"When my lungs reach residual capacity at depth, I feel plasma in my lungs and sinuses. To equalise I use my diaphragm to push plasma and air into my sinuses and ears to equalise. I can feel the peripheral vaso constriction as the blood concentrates between my lungs and brain. It’s interesting but a little scary. From 60m down I’m totally focussed on equalisingso I don’t notice all the other changes until I hit the bottom. Then I notice the the bloodshift and the numbness. By the time I reach the bottom everything is numb but by 60 or 50m the feeling returns to my hands. I only feel the fluid when it reaches my throat — you just feel the need to swallow"
Yasemin trains her lungs and chest to be as flexible as possible to cope without harm. Her 2 minute or more dives seem to take a long time when you are watching anxiously from the boat. Yasemin says the dives themselves feel quite short compared with when she watches herself on the video.
"I check my body all the way. I shut my eyes on the way down. The signals are very important [safety divers banging pipes together at set depths]. At 60m I slow the sled and start to use different techniques to equalise. It’s a totally calculated exercise. We download the [computer] logs after each dive. We check speed and distance, speed of ascent and descent. This record attempt has involved a lot of changes."
Yasemin says she never exceeds her capacity — improvement is always incremental:
"I always have a reserve on the surface. Freediving is different to other sports in this. You are dealing with human limits so you need to go slow."
I take note of this and mentally decide to remind a few people I know of the fact. Our conversation winds around various other topics but we are all hungry so we head off for the daily kebab. I then experience a two hour shallow sleep blackout in my room.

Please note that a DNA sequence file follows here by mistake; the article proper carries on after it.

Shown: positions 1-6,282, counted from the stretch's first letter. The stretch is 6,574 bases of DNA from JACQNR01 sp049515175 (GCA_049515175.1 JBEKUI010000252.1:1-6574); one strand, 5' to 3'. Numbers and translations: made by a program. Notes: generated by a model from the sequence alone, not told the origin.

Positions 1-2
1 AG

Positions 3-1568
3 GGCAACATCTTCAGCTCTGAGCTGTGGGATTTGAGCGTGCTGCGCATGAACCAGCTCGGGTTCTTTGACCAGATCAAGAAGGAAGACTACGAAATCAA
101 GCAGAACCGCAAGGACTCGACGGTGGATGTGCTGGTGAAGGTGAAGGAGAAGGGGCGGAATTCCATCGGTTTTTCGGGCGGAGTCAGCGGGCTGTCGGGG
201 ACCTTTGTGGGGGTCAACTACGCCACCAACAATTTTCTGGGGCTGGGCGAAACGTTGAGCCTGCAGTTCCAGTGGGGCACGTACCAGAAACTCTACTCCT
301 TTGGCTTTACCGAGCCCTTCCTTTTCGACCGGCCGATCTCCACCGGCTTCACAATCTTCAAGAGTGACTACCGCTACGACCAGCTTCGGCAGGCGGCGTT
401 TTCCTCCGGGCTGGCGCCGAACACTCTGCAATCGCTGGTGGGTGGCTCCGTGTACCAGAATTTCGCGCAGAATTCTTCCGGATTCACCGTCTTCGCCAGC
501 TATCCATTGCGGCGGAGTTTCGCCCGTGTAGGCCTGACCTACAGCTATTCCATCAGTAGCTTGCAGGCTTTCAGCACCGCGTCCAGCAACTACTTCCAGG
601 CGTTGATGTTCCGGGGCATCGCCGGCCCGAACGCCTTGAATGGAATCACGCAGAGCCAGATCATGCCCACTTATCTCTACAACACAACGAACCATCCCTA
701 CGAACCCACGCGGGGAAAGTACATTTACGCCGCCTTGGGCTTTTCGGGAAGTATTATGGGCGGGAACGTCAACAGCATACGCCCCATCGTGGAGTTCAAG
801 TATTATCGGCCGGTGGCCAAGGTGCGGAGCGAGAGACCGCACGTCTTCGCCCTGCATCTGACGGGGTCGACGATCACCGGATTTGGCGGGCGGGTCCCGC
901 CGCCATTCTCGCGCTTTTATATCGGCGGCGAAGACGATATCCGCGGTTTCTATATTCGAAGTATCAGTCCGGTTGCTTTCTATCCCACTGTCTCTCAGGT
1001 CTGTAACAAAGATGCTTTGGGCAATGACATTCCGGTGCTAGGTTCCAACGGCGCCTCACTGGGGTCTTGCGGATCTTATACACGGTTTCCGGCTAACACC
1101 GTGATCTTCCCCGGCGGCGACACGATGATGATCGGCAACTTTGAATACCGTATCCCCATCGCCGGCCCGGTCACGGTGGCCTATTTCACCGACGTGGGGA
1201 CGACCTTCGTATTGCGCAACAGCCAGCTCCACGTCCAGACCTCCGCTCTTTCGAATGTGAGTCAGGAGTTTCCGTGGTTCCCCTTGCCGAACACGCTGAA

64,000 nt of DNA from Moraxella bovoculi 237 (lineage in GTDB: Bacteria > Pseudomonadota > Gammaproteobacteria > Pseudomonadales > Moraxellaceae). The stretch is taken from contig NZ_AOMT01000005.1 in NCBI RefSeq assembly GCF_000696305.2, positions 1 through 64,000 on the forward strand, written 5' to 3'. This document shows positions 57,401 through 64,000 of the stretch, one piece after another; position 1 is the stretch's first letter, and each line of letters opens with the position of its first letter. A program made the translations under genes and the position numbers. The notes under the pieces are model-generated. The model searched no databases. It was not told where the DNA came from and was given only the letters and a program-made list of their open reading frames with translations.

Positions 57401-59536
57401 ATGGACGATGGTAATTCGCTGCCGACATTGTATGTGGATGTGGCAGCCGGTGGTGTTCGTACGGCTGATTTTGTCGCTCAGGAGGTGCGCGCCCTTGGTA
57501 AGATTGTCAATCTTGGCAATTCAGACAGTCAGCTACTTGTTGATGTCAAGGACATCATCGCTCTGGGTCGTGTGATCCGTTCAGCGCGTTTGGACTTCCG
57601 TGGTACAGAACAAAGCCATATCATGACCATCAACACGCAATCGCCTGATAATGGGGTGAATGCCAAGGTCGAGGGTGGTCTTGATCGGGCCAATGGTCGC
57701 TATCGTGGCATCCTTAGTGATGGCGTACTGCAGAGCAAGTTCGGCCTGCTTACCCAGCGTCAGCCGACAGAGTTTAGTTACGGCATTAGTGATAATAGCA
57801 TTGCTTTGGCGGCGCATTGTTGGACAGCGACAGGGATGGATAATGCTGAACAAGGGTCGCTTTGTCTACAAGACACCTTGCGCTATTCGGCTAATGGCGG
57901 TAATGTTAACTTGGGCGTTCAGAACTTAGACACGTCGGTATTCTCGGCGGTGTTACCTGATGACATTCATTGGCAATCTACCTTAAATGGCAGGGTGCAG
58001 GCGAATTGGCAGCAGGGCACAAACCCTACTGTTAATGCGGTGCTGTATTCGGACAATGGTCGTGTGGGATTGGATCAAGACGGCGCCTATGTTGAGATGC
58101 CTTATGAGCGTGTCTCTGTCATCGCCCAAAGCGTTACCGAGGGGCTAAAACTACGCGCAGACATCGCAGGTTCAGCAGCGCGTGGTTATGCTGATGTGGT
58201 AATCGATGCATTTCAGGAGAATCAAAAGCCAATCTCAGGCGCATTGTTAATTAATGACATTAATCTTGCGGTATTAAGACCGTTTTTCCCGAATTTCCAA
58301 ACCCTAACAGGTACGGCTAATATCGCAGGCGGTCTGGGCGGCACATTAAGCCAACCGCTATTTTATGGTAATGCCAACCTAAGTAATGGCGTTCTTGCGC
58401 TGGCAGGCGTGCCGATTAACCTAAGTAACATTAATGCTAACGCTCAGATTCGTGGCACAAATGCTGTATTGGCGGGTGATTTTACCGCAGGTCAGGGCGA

…next Day Five brings problems…
DAY FIVE — (Friday)
…but not very big problems.
Today’s dive won’t take place until after 1.00pm so Justin Wheeler, Yasemin and I sat down to record a quiet interview on how Yasemin feels about this whole diving thing.
"Passion is the most imporant thing for freediving," answers the master of the understatement to Justin’s first question. For Yasemin this applies to her team as much as her. Looking at the way this group functions passion levels are high.
Yasemin doesn’t find training difficult, saying that it’s never boring or tiring for her. On the matter of static breathold Yasemin is blunt, saying that it’s not an athletic performance, just a training tool. Amen to that.
She talks about the media.
"Sometimes I’m a bit sad about the way things happen with the press. Freediving is not a popular sport here. There’s no knowledge. I have to deal with many things and this can affect my training. The feedback from the media bothers me sometimes. They often don’t understand what I’m doing and much is just gossip with no basis in reality."
Welcome to the world of commercial media honey…we’re all just grist to the mill. Instant gratification is what it’s all about so the papers and networks will always focus on the "EXTREME DANGER!!!" aspect of the sport.
Yas says she enjoys the freedom of just going spearfishing — in comparision to the rigors of training.
"You can do what you want. With freediving you have to do everything right — one is fun, the other satisfying."
Well said, I think. She also adds that you have to control your ego in both activities.
Getting back to the rather serious business of setting records Yasemin again underlines the importance of having a crew that’s as passionate as she is. Her level of comfort depends on the crew: "I have to trust them and see their passion."
This constant reference to passion should give you an idea of the atmosphere on board the dive boat and on shore. People are focussed. They fill tanks all night. They write endless dive plans and they do it all for love. It’s not just Yasemin’s safety at stake — it’s that of her 20 crew too.
"It’s the responsibility of all record holders to show what a serious, beautiful sport this is. I want to show how safe and easy this sport can be. I love this sport and I want it to be done right and show everybody."
Yasemin is very, very clear on this matter.